Vanda Presents Data From Phase III Studies that Demonstrate Tasimelteon Restores Daily Cortisol Rhythm In Blind Patients With Non-24-Hour Disorder
Data presented at ENDO 2013, the Endocrine Society’s 95th Annual Meeting
WASHINGTON, June 17, 2013 /PRNewswire/ — Vanda Pharmaceuticals Inc. (Vanda) (NASDAQ: VNDA) presented additional data today at ENDO 2013, the Endocrine Society’s 95(th) Annual Meeting, demonstrating that tasimelteon can entrain (synchronize) both melatonin and cortisol rhythms. This effect further confirms tasimelteon’s potential to reset the master body clock and address the circadian desynchrony which is inherent in Non-24-Hour Disorder (Non-24). The SET (Safety and Efficacy of Tasimelteon) and RESET (Randomized-withdrawal study of the Efficacy and Safety of Tasimelteon to treat Non-24-Hour Disorder) Phase III studies were designed to assess the safety, efficacy and maintenance effect of tasimelteon for Non-24. Currently there is no approved FDA treatment for Non-24.
The simultaneous entrainment of both melatonin and cortisol reinforces tasimelteon as a circadian regulator, resetting the master body clock in the suprachiasmatic (SCN) nucleus. Cortisol is a key regulatory hormone which exhibits a strong circadian rhythm, usually rising in the early morning and falling in the evening. The circadian regulation of cortisol is necessary for the human body to be prepared for a wide range of daily activities and physiologic functions, including blood pressure variation, utilization of fatty acids, circulating lymphocytes and immunity.
“In addition to entrainment of melatonin, entrainment of cortisol establishes tasimelteon as a circadian regulator, addressing an unmet need for people living with Non-24, a debilitating circadian rhythm disorder,” said Mihael H. Polymeropoulos M.D., Vanda’s President and Chief Executive Officer.
In the SET study, tasimelteon achieved the primary endpoints of entrainment (synchronizing) of the melatonin (aMT6s) rhythm as compared to placebo and clinical response as measured by entrainment plus a score of greater than or equal to 3 on the Non-24 Clinical Response Scale (N24CRS). Tasimelteon also demonstrated significant improvement versus placebo across a number of sleep and wake parameters including measures of total sleep time, nap duration, and timing of sleep, as well as in the Clinical Global Impression of Change (CGI-C), an overall global functioning scale. In treated patients, daytime naps decreased by 46 minutes per day in the worst 25% of days in a cycle and nighttime sleep increased by 57 minutes per day during the worst 25% of nights in a cycle.
The RESET study demonstrated that continued treatment with 20mg of tasimelteon was required to maintain entrainment of melatonin and cortisol circadian rhythms in individuals with Non-24. Patients treated with tasimelteon maintained their clinical benefits while patients who received placebo showed significant deterioration in measures of nighttime sleep, daytime naps and timing of sleep. Furthermore, discontinuation of tasimelteon resulted in a rapid relapse to misaligned circadian rhythms, reinforcing the importance of chronic therapy.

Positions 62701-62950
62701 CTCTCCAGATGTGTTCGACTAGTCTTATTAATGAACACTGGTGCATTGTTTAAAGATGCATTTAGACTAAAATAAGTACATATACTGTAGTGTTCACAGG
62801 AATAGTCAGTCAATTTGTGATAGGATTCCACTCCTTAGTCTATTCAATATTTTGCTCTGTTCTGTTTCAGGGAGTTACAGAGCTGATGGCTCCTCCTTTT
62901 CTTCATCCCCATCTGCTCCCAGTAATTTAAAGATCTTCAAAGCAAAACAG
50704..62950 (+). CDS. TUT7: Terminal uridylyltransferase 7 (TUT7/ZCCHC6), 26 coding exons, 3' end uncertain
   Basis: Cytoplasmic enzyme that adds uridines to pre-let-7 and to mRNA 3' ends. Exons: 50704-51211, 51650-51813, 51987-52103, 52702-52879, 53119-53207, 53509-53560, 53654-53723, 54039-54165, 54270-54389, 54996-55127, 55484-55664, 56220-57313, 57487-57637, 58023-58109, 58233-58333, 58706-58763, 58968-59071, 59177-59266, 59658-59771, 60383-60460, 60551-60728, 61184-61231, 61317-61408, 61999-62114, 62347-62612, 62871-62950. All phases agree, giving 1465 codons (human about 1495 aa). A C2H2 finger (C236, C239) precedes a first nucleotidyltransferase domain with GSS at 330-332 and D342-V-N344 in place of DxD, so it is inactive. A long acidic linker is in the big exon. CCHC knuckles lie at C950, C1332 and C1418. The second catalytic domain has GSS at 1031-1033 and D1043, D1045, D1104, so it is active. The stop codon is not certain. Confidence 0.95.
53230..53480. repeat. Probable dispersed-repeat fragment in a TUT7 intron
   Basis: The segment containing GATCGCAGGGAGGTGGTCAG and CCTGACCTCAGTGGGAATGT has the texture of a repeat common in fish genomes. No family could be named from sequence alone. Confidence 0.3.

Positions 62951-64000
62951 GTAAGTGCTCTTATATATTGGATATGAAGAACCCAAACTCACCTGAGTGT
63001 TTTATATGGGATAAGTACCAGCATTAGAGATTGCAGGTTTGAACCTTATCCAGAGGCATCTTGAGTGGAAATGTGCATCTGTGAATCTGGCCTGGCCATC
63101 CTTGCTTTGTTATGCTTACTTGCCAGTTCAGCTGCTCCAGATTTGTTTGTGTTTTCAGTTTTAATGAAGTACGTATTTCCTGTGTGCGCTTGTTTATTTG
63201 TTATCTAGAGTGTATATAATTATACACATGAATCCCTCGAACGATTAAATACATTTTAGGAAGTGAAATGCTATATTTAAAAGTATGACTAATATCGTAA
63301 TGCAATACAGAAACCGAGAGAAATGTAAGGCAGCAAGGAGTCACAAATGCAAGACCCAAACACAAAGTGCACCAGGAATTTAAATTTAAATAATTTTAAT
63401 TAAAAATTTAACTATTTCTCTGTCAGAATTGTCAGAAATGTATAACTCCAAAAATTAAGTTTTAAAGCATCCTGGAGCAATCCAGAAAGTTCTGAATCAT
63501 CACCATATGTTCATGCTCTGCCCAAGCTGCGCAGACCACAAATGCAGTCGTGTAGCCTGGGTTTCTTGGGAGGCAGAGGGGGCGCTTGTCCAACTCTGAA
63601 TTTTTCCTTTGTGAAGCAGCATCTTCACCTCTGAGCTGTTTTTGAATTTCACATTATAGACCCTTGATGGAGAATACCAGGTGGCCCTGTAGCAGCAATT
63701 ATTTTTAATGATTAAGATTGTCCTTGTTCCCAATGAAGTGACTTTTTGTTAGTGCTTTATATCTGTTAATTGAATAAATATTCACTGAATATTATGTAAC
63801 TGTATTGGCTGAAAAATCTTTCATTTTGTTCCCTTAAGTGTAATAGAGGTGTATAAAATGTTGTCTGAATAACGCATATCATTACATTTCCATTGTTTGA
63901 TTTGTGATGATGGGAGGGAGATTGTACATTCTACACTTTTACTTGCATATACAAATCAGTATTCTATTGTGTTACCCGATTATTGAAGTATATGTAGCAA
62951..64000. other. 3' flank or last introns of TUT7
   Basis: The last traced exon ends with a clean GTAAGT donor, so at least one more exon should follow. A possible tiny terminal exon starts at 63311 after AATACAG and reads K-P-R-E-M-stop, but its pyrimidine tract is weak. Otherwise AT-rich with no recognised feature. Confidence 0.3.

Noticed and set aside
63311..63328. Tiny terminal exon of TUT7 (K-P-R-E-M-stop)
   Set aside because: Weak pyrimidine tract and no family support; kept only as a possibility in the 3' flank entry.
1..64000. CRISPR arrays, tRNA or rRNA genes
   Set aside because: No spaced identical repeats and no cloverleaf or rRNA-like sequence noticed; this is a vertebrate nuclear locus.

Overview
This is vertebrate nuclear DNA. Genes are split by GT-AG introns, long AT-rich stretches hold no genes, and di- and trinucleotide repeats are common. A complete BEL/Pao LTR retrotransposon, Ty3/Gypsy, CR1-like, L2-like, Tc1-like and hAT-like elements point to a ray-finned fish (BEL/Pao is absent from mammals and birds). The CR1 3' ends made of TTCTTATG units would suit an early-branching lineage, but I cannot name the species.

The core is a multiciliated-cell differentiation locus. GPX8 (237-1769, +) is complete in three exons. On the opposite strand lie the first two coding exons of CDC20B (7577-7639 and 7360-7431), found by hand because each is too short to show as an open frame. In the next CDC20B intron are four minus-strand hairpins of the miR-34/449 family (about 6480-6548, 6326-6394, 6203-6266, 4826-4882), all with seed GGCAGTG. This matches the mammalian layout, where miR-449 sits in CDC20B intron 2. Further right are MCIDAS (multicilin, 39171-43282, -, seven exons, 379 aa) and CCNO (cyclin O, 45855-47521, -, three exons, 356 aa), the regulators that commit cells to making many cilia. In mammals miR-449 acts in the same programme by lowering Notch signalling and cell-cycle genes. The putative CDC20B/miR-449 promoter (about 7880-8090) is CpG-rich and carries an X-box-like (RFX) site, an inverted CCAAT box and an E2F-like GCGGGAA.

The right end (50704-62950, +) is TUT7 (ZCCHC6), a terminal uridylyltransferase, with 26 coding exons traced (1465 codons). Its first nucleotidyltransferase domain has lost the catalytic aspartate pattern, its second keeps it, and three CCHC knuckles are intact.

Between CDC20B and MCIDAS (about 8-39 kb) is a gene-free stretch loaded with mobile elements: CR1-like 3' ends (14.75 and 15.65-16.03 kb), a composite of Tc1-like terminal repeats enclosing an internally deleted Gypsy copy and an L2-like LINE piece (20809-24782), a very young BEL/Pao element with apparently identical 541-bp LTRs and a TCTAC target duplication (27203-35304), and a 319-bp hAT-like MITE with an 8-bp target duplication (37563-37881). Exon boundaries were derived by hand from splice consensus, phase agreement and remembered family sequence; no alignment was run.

“These results clearly demonstrate that tasimelteon can entrain the circadian clock and is able to align melatonin and cortisol rhythms to the 24-hour social day,” said Steven W. Lockley, Ph.D., Associate Professor of Medicine, Division of Sleep Medicine, Brigham and Women’s Hospital, Harvard Medical School.
About Non-24-Hour Disorder
Non-24 is a serious, rare, and chronic circadian rhythm disorder characterized by the inability to entrain (synchronize) the master body clock with the 24-hour day-night cycle. Non-24 affects the majority of totally blind individuals, or between 65,000 and 95,000 people in the U.S. Non-24 occurs almost entirely in individuals who lack the light sensitivity necessary to entrain the master body clock in the brain with the 24-hour day-night cycle. Most people have a master body clock that naturally runs longer than 24-hours and light is the primary environmental cue that resets it to 24-hours each day. Individuals with Non-24 have a master body clock that continually delays, resulting in prolonged periods of misalignment between their circadian rhythms and the 24-hour day-night cycle, including the timing of melatonin and cortisol secretion and the sleep-wake cycle. As a result of this misalignment, Non-24 is associated with significant impairments in social and occupational functioning, and marked subjective distress. For more information on Non-24, please visit www.Non-24.com.
Tasimelteon is a circadian regulator in development for the treatment of Non-24. Tasimelteon is a dual melatonin receptor agonist (DMRA) with selective agonist activity at the MT1 and MT2 receptors.( )Tasimelteon’s ability to reset the master body clock in the suprachiasmatic nucleus (SCN) results in the entrainment of the body’s melatonin and cortisol rhythms with the 24-hour day-night cycle. The patent claiming tasimelteon as a new chemical entity extends through December 2022, assuming a 5-year extension to be granted under the Hatch-Waxman Act. Tasimelteon has been granted orphan drug designation for the treatment of Non-24 from both the U.S. and the European Union. A new drug application (NDA) was filed for tasimelteon in the U.S.
About Vanda Pharmaceuticals Inc.:
Vanda Pharmaceuticals Inc. is a biopharmaceutical company focused on the development and commercialization of products for the treatment of central nervous system disorders. For more on Vanda, please visit www.vandapharma.com.
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